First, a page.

1. You can now do your coding on PC, Mac, Android, and Chromebooks. Use the cloud and you can code on a different machine every day.

2. Most of the mechanics seem the same. The only thing I'm noticing so far is that we can now use booleans, which are nice.

3. I'm noticing lots of little things that make stuff easier. Lots of little tweaks.

So pay your money. $100 a year isn't trivial, but GameMaker 2 will cost you $1050 for the same value. That's ten years of Construct 3. Or as a wise man once said, 3 > 2. I enjoy GameMaker, but you wind up needing to use their GML code for a lot of things. I love Construct 3 because I don't have to code. I spent many years coding in Assembly, C/C++, Java, Swift, C#, and JavaScript, and I'd rather not.
Proud Construct 3 subscriber.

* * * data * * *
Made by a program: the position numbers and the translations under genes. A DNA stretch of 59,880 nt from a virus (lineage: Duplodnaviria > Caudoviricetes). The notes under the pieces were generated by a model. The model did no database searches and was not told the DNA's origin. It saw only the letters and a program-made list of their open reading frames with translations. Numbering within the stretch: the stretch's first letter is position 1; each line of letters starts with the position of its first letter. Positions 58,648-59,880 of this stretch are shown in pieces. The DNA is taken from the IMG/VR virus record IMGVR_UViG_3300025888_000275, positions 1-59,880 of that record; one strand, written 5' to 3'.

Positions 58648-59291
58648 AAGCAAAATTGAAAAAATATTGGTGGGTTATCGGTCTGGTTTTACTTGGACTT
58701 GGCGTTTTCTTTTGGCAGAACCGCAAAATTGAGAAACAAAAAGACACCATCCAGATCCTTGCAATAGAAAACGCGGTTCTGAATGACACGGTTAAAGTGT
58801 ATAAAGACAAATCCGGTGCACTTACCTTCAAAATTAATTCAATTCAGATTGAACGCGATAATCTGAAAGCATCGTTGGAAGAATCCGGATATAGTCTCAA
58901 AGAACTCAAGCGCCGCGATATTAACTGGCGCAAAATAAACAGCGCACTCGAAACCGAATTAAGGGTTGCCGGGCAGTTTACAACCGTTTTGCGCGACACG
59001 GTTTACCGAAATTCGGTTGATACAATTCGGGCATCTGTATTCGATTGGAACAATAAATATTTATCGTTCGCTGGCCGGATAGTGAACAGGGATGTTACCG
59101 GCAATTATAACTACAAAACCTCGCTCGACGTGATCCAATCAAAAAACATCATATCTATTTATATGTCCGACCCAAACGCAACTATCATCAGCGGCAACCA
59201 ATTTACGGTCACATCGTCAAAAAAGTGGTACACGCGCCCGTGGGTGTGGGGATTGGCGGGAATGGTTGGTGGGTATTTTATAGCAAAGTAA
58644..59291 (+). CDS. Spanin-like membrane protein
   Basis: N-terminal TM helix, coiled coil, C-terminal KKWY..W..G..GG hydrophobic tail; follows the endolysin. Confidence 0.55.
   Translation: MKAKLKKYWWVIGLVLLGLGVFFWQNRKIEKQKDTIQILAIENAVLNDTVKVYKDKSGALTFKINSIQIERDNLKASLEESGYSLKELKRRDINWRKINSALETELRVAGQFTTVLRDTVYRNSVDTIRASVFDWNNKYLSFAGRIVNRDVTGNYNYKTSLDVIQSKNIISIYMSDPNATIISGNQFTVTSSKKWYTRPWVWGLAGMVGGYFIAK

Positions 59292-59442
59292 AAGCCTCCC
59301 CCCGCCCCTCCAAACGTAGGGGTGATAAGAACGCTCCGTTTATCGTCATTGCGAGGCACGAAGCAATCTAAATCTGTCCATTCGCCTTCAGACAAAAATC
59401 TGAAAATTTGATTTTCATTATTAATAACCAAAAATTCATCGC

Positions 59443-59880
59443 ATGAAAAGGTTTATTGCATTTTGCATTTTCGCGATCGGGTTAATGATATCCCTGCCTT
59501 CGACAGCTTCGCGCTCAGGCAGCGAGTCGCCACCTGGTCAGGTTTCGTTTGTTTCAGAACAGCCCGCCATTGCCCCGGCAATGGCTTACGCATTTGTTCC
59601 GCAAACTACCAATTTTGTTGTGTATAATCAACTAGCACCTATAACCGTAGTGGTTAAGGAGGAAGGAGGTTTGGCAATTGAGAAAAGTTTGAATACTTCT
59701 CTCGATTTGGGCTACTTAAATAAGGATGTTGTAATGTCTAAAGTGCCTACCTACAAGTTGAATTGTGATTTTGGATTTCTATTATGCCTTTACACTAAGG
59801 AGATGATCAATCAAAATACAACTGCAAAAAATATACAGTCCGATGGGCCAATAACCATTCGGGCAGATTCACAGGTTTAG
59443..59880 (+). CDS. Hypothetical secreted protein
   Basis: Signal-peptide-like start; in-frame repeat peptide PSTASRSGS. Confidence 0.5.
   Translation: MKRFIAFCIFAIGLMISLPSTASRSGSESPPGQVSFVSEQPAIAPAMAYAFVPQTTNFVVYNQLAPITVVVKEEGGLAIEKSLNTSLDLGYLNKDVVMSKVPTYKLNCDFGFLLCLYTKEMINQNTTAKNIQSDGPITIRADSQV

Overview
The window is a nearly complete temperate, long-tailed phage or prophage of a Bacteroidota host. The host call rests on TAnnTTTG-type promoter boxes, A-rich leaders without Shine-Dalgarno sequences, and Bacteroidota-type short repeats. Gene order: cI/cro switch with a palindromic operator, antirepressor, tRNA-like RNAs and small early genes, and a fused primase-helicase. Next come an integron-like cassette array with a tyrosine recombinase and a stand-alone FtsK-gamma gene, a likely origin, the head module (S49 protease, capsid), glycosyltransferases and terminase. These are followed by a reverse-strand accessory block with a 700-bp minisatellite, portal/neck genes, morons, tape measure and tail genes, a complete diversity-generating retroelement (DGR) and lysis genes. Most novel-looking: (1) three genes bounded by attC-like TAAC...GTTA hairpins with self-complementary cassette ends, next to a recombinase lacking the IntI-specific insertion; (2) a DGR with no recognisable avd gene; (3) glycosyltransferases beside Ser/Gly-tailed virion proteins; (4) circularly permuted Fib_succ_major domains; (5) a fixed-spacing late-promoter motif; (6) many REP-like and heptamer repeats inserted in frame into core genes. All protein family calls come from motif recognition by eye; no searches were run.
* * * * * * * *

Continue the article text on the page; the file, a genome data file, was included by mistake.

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Post » Thu Jun 15, 2017 3:29 am

Just bring flash back to mobile and all problems will be solved. Still, by far the best development tool for casual games. In this current environment, I am going with Construct, but Flash solves so many issues that HTML 5 has and will probably continue to have.
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Post » Fri Jun 16, 2017 9:02 am

Do you know about Adobe Animate CC? It has all the tools of Flash, but exports to HTML5. If you already know Flash, this might be the best thing for you.

http://www.adobe.com/mena_en/products/animate.html

and

https://blogs.adobe.com/creativecloud/welcome-adobe-animate-cc-a-new-era-for-flash-professional/

$20/month, but if you like time-line-based animation, Animate is for you. It still exports Flash, but operating systems and browsers don't like it much. You can use ActionScript 3.0 but not lower. And as people here will tell you, HTML5 runs everywhere, Flash runs fewer places every year.

Hmmm $20/month. That's $240/year, less than half the price of Construct 3.
Proud Construct 3 subscriber.